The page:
The performer is so talented and raw in his approach – it works out.

He, it seems to me, is playing it just as he wants to this time.

And it may be a little different next time.

He is just doing what comes naturally.

What he is feeling about this song at this moment.

A Smiths song, performed live by Jeff Buckley.

It’s so easy to laugh
It’s so easy to hate
It takes strength to be gentle and kind

Go here: https://www.50odd.co.uk/kind/

Here is a truly brilliant song.

With a truly brilliant video.

Please go here to watch and listen.

I’d predict you will want to watch this more than once.

The music becomes more ever more beautiful at around 2:10.

And the video ever more harrowing shortly after.

So do please be prepared for that.

Creativity

This is what happens when creativity is not questioned.

And doesn’t look for pointers for what to do from what went before.

One person’s vision.

Raw.

Zero 7 wrote a song that, I think, is about how the passing of time changes us.

As we get older we’re supposed to have learned lessons.

So that we are more sensible.

Less susceptible to being hurt.

More stable.

Less confused.

More able to see people for who they really are.

Not me.

The Space Between – Zero 7.

Link below at www.50odd.co.uk.

Now that you’re older
Taking the time to look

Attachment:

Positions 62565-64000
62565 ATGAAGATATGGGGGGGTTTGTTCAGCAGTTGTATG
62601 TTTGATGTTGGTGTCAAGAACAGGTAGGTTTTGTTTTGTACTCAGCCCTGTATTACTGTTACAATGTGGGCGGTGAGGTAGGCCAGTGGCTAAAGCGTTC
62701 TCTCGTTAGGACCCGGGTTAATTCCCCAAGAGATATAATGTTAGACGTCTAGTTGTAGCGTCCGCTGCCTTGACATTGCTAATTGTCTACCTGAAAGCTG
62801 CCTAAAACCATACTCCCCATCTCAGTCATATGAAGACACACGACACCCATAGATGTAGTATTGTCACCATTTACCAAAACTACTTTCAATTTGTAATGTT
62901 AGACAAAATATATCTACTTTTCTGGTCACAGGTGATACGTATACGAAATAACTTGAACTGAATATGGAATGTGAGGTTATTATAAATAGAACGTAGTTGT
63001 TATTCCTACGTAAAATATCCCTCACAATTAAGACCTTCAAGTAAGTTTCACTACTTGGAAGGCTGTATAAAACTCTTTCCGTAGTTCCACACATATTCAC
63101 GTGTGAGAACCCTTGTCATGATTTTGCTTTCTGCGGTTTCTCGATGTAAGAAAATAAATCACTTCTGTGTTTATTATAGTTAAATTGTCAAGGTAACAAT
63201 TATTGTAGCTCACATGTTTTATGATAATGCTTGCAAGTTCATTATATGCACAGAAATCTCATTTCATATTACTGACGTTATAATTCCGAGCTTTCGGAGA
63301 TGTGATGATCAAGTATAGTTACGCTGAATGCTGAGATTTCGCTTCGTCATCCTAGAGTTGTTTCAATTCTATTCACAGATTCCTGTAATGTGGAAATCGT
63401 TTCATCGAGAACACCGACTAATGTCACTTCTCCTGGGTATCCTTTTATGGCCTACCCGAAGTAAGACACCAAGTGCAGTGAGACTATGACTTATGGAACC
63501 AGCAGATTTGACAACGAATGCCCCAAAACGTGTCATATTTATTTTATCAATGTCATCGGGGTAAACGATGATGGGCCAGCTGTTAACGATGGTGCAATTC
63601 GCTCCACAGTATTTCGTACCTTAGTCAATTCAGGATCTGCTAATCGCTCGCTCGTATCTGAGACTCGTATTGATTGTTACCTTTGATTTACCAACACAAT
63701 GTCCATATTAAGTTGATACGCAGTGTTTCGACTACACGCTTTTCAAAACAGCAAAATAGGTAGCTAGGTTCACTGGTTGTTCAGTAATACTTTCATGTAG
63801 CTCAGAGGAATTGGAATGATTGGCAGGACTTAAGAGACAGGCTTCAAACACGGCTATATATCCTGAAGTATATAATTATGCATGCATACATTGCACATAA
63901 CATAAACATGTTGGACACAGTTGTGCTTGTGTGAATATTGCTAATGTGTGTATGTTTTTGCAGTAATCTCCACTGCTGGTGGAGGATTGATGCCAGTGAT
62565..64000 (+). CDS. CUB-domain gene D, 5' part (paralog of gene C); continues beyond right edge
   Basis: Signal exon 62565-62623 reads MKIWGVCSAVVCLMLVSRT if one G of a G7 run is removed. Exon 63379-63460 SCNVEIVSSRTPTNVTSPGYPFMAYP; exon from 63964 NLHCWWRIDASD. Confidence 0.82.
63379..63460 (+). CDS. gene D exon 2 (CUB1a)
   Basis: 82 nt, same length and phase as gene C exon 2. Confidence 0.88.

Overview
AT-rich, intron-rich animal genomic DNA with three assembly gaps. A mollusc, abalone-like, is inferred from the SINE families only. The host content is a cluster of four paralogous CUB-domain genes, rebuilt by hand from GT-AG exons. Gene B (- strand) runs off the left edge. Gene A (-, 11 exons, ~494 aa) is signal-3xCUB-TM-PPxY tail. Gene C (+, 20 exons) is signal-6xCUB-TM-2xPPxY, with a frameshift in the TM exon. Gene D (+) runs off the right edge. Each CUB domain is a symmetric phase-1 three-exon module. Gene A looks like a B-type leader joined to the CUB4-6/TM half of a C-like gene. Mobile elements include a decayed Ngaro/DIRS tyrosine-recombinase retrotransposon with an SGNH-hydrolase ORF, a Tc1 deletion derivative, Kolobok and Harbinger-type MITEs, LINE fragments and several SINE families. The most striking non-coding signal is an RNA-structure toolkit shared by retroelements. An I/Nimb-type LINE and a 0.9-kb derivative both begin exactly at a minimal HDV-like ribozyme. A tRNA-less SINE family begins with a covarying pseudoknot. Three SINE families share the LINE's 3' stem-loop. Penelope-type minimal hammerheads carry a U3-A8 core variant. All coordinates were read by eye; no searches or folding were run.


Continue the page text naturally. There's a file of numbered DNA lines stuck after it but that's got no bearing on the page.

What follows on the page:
Back over your shoulder
On the days confusion took
Now that you’re wiser
Surely you’ve learned to read it
You should know
No surface shines brighter
Than the light that burns beneath it
Never so sure
We always take more
Though we still don’t know what it’s for
Now that I’ve seen you
Stripped to the very core
I know that I need you
Less than I did before

All my life I have thought of The Beatles as the greatest band ever.

I still do.

I’ve seen, and have been personally affected by, the rise of Oasis.

Both Oasis albums meant something to me.

‘Definitely Maybe’ helped me to see that brilliance could come from anywhere, in a moment.

I took a ‘Morning Glory’ CD on a boys holiday and listened to it almost every waking minute.

U2’s albums have punctuated my life too.

Particularly ‘The Joshua Tree’ and ‘The Unforgettable Fire’.

I see these music-makers as geniuses.

Godlike.

Global influencers.

Perfect.

In fact, what’s the point of even making music when there is such perfection around?

What’s the point when there are these people that know just what to do and get things just right – first time – whilst normal people like me just do what’s in front of them… fucking up most things and coming up with the occasional gem as part of the journey?